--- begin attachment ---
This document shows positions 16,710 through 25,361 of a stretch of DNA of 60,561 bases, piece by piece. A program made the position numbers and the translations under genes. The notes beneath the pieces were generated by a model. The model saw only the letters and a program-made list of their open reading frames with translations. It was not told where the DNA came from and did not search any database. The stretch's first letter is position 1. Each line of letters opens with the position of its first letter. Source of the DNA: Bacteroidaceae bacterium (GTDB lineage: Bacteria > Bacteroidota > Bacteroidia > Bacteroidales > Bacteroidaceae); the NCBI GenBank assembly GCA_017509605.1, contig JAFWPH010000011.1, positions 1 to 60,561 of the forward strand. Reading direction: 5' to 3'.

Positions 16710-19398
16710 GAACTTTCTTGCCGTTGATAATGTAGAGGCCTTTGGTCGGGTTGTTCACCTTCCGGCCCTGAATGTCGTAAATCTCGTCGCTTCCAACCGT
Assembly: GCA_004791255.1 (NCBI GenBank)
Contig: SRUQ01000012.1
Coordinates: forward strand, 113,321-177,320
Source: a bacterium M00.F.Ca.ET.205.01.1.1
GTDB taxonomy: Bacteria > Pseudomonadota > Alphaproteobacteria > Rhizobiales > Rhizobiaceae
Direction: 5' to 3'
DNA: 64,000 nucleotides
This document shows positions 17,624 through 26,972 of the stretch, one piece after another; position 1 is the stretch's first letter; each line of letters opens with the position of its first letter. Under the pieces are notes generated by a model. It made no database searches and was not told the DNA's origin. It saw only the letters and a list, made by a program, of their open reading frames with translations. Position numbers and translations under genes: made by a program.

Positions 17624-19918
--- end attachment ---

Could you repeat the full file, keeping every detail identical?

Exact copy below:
This document shows positions 16,710 through 25,361 of a stretch of DNA of 60,561 bases, piece by piece. A program made the position numbers and the translations under genes. The notes beneath the pieces were generated by a model. The model saw only the letters and a program-made list of their open reading frames with translations. It was not told where the DNA came from and did not search any database. The stretch's first letter is position 1. Each line of letters opens with the position of its first letter. Source of the DNA: Bacteroidaceae bacterium (GTDB lineage: Bacteria > Bacteroidota > Bacteroidia > Bacteroidales > Bacteroidaceae); the NCBI GenBank assembly GCA_017509605.1, contig JAFWPH010000011.1, positions 1 to 60,561 of the forward strand. Reading direction: 5' to 3'.

Positions 16710-19398
16710 GAACTTTCTTGCCGTTGATAATGTAGAGGCCTTTGGTCGGGTTGTTCACCTTCCGGCCCTGAATGTCGTAAATCTCGTCGCTTCCAACCGT
Assembly: GCA_004791255.1 (NCBI GenBank)
Contig: SRUQ01000012.1
Coordinates: forward strand, 113,321-177,320
Source: a bacterium M00.F.Ca.ET.205.01.1.1
GTDB taxonomy: Bacteria > Pseudomonadota > Alphaproteobacteria > Rhizobiales > Rhizobiaceae
Direction: 5' to 3'
DNA: 64,000 nucleotides
This document shows positions 17,624 through 26,972 of the stretch, one piece after another; position 1 is the stretch's first letter; each line of letters opens with the position of its first letter. Under the pieces are notes generated by a model. It made no database searches and was not told the DNA's origin. It saw only the letters and a list, made by a program, of their open reading frames with translations. Position numbers and translations under genes: made by a program.

Positions 17624-19918